Open Pits Offer Cheap Disposal for Fracking Sludge, but Health Worries Mount - School Superintendent Kevin Wilson gestured toward a field less than a mile from Nordheim School, where 180 children attend kindergarten through 12th grade. A commercial waste facility that will receive millions of barrels of toxic sludge from oil and gas production for disposal in enormous open-air pits is taking shape there, and Wilson worries that the ever-present Texas wind will carry traces of dangerous chemicals, including benzene, to the school. "Many of these students live outside of where they could be exposed," said Wilson, a contemplative man with a soft Texas accent. "But we are busing them to the school, putting them in the direct path of something that could be harmful to them. It makes you think: Are we doing what's best for the students?" Along with Nordheim's mayor and other angry residents, Wilson is trying to stop the 204-acre facility, but he faces an uphill battle. In Texas, as in most states, air emissions from oil and gas waste are among the least regulated, least monitored and least understood components in the extraction and production cycle. Although the wastewater and sludge can contain the same chemicals used in hydraulic fracturing and other processes—chemicals known to affect human health—little has been done to measure waste emissions or determine their possible impact on nearby residents.
Fracking Emission Carcinogens Found in Denton Playgrounds - A new report published by ShaleTest, an independent environmental research agency in Denton, found levels of benzene in several Denton parks that exceed the Texas Commission on Environmental Quality's long-term exposure limitations. Benzene is a carcinogen found in cigarettes, gasoline and is a common byproduct of oil and gas drilling sites. McKenna Park is one of the playgrounds where unsafe levels of the chemical were found. The playground is located next to Texas Health Presbyterian Hospital of Denton, within a neighborhood, next to several churches and across the street from one of Denton's many Rayzor Ranch gaswells. "The effects of benzene are well-known. It causes cancer at low exposure rates, in adults. And we're talking about a playground where children are going to play. So that's very concerning," says Calvin Tillman, a spokesman for ShaleTest. As a part of the Project Playground national initiative, the group collected air samples from several DFW playgrounds to test for potentially harmful air quality.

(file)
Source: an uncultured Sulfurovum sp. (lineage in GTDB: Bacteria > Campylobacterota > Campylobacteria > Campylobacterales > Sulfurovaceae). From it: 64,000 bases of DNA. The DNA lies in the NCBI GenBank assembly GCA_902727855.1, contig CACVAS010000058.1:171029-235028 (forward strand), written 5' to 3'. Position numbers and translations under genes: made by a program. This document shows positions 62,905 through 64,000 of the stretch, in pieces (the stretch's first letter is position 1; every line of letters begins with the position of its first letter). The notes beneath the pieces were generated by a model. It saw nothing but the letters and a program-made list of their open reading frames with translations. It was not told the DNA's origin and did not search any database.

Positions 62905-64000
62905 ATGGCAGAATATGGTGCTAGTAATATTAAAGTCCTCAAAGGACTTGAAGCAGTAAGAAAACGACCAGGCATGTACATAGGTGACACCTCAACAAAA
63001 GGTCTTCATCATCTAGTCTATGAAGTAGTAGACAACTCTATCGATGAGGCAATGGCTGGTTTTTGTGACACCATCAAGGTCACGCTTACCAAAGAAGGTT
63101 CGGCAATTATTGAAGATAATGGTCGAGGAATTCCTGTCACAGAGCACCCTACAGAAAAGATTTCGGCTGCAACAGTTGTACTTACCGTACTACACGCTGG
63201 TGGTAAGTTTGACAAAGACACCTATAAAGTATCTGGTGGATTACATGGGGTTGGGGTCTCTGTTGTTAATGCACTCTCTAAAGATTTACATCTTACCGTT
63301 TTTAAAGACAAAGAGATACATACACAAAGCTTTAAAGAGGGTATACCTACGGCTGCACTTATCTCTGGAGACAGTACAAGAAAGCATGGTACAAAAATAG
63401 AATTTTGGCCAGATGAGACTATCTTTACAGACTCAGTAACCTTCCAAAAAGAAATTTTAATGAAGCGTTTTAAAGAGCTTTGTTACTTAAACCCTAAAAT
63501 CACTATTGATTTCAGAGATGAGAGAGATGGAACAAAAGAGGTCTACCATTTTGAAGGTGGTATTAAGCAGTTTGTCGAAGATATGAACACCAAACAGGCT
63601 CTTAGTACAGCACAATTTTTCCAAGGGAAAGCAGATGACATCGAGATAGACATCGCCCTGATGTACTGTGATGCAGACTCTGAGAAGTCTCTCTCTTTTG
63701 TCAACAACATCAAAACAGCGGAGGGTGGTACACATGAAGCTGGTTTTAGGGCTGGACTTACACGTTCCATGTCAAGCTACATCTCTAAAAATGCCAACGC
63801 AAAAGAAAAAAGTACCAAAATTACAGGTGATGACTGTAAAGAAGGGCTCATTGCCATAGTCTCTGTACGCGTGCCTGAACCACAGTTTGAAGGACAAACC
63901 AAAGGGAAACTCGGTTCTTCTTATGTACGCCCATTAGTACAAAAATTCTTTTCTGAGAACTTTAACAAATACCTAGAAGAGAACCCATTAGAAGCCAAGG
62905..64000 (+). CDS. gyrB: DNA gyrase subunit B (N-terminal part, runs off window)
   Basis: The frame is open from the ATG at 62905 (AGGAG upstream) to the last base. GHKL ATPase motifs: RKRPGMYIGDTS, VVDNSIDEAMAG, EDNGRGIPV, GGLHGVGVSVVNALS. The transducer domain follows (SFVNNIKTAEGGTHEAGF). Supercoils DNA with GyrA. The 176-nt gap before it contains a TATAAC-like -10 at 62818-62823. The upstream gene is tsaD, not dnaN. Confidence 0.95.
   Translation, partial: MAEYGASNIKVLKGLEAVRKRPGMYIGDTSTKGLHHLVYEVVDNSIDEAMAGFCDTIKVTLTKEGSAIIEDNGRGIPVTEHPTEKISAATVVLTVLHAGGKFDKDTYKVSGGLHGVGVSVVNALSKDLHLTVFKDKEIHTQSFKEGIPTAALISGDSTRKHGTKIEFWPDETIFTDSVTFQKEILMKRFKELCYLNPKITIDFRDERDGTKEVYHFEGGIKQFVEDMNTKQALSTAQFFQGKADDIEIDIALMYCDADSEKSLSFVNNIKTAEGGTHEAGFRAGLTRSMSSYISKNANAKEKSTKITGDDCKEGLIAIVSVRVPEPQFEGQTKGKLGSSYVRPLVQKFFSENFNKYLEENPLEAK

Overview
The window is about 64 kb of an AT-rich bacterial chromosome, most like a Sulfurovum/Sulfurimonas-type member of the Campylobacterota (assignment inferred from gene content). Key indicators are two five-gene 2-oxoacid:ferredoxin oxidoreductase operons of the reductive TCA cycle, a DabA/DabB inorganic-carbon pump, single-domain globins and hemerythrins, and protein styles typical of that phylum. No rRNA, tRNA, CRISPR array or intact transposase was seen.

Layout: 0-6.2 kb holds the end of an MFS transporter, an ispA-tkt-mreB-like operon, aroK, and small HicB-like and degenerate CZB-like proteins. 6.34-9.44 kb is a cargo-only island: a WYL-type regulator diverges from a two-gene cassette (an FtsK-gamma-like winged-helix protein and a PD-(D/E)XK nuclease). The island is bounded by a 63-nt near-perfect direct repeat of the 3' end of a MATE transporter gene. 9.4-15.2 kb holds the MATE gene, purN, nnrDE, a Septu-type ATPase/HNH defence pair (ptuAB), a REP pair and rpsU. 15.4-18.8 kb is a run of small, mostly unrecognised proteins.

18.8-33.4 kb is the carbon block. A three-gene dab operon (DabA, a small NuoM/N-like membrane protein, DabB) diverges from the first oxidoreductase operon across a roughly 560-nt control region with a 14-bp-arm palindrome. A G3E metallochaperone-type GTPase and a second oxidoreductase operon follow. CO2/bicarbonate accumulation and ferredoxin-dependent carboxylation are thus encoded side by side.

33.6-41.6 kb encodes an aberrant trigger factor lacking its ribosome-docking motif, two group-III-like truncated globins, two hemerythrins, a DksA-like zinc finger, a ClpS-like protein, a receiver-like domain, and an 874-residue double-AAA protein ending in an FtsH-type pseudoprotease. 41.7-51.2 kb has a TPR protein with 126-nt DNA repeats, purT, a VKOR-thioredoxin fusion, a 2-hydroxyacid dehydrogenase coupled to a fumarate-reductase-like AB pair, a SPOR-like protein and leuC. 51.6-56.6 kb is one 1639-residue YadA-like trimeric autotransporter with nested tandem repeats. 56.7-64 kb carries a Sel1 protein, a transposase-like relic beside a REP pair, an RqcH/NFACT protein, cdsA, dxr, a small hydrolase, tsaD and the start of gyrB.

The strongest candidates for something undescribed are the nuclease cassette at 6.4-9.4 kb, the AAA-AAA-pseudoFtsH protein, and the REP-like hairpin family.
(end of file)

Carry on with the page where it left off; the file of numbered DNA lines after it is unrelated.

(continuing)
Poisoned Fracking Playgrounds a Threat to Texas Kids --The air at Texas playgrounds could be hazardous to children’s health. That’s what nonprofit environmental testing groupShaleTest, which tracks the impact of shale oil and gas extraction for communities which can’t afford such tests, found as part of its Project Playground: Cleaner Air for Active Kidsfunded by Patagonia. The group ran air quality tests at five recreational parks and playgrounds in the north Texas, located near natural gas processing plants in the Barnett shale fracking area. It found harmful chemicals, including carcinogens, at all five. “The oil and gas industry claims that they’re drilling responsibly,” said ShaleTest president Tim Ruggiero. “These tests show they’re not.” The story was featured on the cover of the alternative newsweekly Fort Worth Weekly this week under the headline “Bad Air Day.” It described a deserted Delga Park in Fort Worth next to a huge natural gas compressor station run by Chesapeake Energy, which reporter Peter Gorman had to leave after two hours because his eyes were tearing and he had difficulty breathing.